An earthquake reported at 7.0 has hit the region surrounding the capital city of Port-au-Prince in Haiti, the poorest nation in the Western Hemisphere. Hours after the initial quake, powerful aftershocks are still rumbling through the country. There are reports of catastrophic damage to most structures in the region, including the Presidential Palace and the United Nations Mission. The reports also include thousands of injuries and likely hundreds of fatalities.
Over 6000 Canadians live and work in Haiti. The United Nations Stabilization Mission in Haiti currently has 55 Canadians serving with them. As of Wednesday morning, most of the Canadians working with the UN have been accounted for. The Canadian Consular staff in Port au Prince have opened their grounds to all Canadians in Haiti who need assistance, despite the fact that the embassy itself was evacuated. The Consular staff have also begun the initial emergency response from Canada helping to assess what aid is needed, including the possible deployment of Canada's Disaster Asssistance Response Team (DART). This specialized military team can be deployed within 24 hours of the request, but they must wait until an invitation is given by either the Haitian Government or the United Nations. Once on the ground, DART is capable of offering initial assistance for 40 days.
People looking for information about Canadians in Haiti should go to the Ministry of Foreign Affairs website.
Our Governor General Michaëlle Jean, who came to Canada in 1968 as a Haitian refugee, has expressed her concern and condolences through a statement released Tuesday night:
I am following, with great attention and concern, the emerging reports regarding the earthquake that struck Haiti with force, and which was felt elsewhere in the region.
This natural disaster has hit a country with an extremely fragile infrastructure, where many buildings are already unstable, and where living conditions are often very difficult. I fear for its people.
I would like all Haitians to know that they are not alone and that the people of Canada will respond to this emergency.
Prime Minister Stephen Harper and Minister of Foreign Affairs Lawrence Cannon have both expressed deep condolences on behalf of the Canadian people and are pledging support and aid to the people of Haiti.
While officials are currently assessing the damage and the possibility of Canadians injured, Canada stands ready to provide any necessary assistance to the people of Haiti during this time of need. Canadians are profoundly concerned about the impact of today's earthquake in Haiti. On behalf of all Canadians, I wish to extend my sincere sympathies to all affected by this disaster.
Twitter Facebook and Twitter exploded just after the earthquake hit, as people tried to relay information to loved ones. The traditional communications infrastructure was severely damaged in the earthquake, leaving only spotty service at best. The social networking sites were a godsend of information for family and friends trying to get news of their loved ones in Haiti.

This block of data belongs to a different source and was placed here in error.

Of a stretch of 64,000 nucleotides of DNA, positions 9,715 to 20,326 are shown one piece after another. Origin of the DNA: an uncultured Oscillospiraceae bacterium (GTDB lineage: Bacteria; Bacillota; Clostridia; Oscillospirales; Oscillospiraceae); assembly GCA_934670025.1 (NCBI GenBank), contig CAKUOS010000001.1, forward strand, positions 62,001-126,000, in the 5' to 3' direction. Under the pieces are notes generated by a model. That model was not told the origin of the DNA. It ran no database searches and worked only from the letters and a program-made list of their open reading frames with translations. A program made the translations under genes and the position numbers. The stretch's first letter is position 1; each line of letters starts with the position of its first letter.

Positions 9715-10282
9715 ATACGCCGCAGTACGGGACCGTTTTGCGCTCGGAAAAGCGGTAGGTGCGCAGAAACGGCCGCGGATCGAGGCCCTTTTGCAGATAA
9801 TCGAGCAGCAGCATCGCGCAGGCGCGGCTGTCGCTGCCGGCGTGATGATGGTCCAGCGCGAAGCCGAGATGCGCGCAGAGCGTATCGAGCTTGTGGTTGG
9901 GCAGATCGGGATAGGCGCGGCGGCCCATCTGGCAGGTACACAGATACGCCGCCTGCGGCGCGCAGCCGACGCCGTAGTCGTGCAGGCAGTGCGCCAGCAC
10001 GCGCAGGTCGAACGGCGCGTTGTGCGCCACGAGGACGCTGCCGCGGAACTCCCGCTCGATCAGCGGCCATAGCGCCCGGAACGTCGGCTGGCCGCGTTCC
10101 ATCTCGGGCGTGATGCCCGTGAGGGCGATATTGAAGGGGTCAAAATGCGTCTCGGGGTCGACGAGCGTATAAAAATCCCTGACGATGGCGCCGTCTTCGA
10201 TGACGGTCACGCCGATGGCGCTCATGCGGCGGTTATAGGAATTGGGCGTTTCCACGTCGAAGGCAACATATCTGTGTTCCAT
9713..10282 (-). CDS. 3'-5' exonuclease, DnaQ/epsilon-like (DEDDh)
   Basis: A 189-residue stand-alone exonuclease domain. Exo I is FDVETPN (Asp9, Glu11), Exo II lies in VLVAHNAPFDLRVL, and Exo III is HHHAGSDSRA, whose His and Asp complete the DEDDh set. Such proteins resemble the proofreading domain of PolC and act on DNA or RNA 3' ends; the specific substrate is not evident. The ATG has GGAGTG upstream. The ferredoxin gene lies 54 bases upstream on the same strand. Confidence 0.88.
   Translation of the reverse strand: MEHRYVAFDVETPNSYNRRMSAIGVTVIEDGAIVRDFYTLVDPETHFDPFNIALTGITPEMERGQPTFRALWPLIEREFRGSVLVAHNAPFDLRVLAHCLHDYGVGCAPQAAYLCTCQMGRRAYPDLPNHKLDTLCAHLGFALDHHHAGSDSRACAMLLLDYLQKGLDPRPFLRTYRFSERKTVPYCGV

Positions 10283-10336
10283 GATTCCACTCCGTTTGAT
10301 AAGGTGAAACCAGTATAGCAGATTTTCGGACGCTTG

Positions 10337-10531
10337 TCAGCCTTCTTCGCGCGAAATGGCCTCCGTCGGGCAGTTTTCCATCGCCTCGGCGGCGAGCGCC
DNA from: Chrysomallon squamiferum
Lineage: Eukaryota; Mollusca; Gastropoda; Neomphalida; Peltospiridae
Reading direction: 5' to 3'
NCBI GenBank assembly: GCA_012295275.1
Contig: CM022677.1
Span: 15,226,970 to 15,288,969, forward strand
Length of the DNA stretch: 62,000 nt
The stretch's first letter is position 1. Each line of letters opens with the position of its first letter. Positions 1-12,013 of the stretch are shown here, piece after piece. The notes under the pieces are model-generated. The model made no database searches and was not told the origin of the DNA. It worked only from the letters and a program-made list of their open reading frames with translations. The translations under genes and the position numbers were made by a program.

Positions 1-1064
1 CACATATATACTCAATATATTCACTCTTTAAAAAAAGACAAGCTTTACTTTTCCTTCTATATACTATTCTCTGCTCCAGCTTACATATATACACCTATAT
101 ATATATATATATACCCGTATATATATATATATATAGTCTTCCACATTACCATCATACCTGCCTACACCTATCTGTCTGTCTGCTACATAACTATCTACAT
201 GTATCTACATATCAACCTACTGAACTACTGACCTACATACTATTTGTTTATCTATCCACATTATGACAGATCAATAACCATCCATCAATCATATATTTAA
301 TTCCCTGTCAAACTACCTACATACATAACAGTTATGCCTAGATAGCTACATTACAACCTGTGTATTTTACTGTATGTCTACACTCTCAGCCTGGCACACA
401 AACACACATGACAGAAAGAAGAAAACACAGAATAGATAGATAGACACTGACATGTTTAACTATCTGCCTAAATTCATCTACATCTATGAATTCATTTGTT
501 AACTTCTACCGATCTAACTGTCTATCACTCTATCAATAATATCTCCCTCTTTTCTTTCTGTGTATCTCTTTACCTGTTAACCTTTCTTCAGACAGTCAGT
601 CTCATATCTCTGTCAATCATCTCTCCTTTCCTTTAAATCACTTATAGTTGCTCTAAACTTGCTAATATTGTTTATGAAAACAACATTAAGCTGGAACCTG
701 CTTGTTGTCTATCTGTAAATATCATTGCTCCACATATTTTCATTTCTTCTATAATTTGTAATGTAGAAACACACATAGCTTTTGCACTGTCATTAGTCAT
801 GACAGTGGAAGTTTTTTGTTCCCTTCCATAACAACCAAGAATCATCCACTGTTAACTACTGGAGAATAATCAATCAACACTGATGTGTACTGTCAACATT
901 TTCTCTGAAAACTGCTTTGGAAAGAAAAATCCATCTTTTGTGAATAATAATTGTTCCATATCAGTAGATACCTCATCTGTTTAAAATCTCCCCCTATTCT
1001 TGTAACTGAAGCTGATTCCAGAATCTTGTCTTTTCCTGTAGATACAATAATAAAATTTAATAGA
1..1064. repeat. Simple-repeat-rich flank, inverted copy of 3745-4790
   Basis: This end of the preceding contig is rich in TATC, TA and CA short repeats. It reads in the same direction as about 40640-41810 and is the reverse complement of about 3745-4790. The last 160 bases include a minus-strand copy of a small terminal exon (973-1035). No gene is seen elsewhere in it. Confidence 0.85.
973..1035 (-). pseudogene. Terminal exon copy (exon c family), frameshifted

Wyclef Jean (a musician and a friend of The Hour) is Haitian, but currently lives in New York. Since word of the disaster, Jean has expressed his concern for his family and friends in Haiti on Twitter, CNN and other outlets.
"We need the US military as soon as possible n haiti We need the 4 million Haitian that live out side of haiti to Act now, we need da world!"
Groups are starting to pop up on Facebook. Check out the Earthquake Haiti group for news, photos and information directly from the people of Haiti along with people from around the world sharing their condolences.
Minister of Foreign Affairs Lawrence Cannon asks that those who wish to help the people of Haiti, either go to the Foreign Affairs website for more information or donate to one of the many international charties working in Haiti. These include:
The Red Cross is already on the ground in Haiti:
Médecins Sans Frontières is already in Haiti and according to a press release on their website, their trauma centre has suffered serious damage. Regardless, they are continuing to help the people of Haiti:Red Cross response was immediate. Local volunteers continue to support evacuation activities and provide much needed shelter, clean water and medical support. The Canadian Red Cross has contributed $200,000 from its International Disaster Relief Fund and Canadian aid workers are on standby to be deployed to Haiti if needed.
Canadians are encouraged to support Red Cross relief efforts by making a financial donation to the Canadian Red Cross Haiti Earthquake fund. Donations can be made online at www.redcross.ca/donatenow , by calling toll free 1-800-418-1111 or at any Red Cross office.
World Vision has been in Haiti for over 30 years, helping thousands of Haitians to overcome poverty through access to education and improved access to clean drinking water and food. With this extensive history with the Haitian people they are already assessing the needs of the people and distributing emergency supplies.At the moment, MSF teams are trying to ensure the safety and continued care of patients admitted to Trinité hospital and to establish a capacity to treat new patients. At MSF’s Maternité Solidarité hospital, a 75-bed emergency obstetrics facility also in the capital, pregnant women, new mothers, and newborn children have been evacuated from the facility due to structural damage and as a precautionary measure. MSF also operates Martissant 25, a health centre in the Martissant slum and its immediate surroundings.
Oxfam Canada is asking for donations through the Humanitarian Coalition.
Do you have family and friends in Haiti? Have you heard from them? The Stroumboulopouli hopes that everyone is safe and sound. If you know of other organizations who are helping the people of Haiti, let us know. We'll help you get the word out.
Post by Mich and Barbara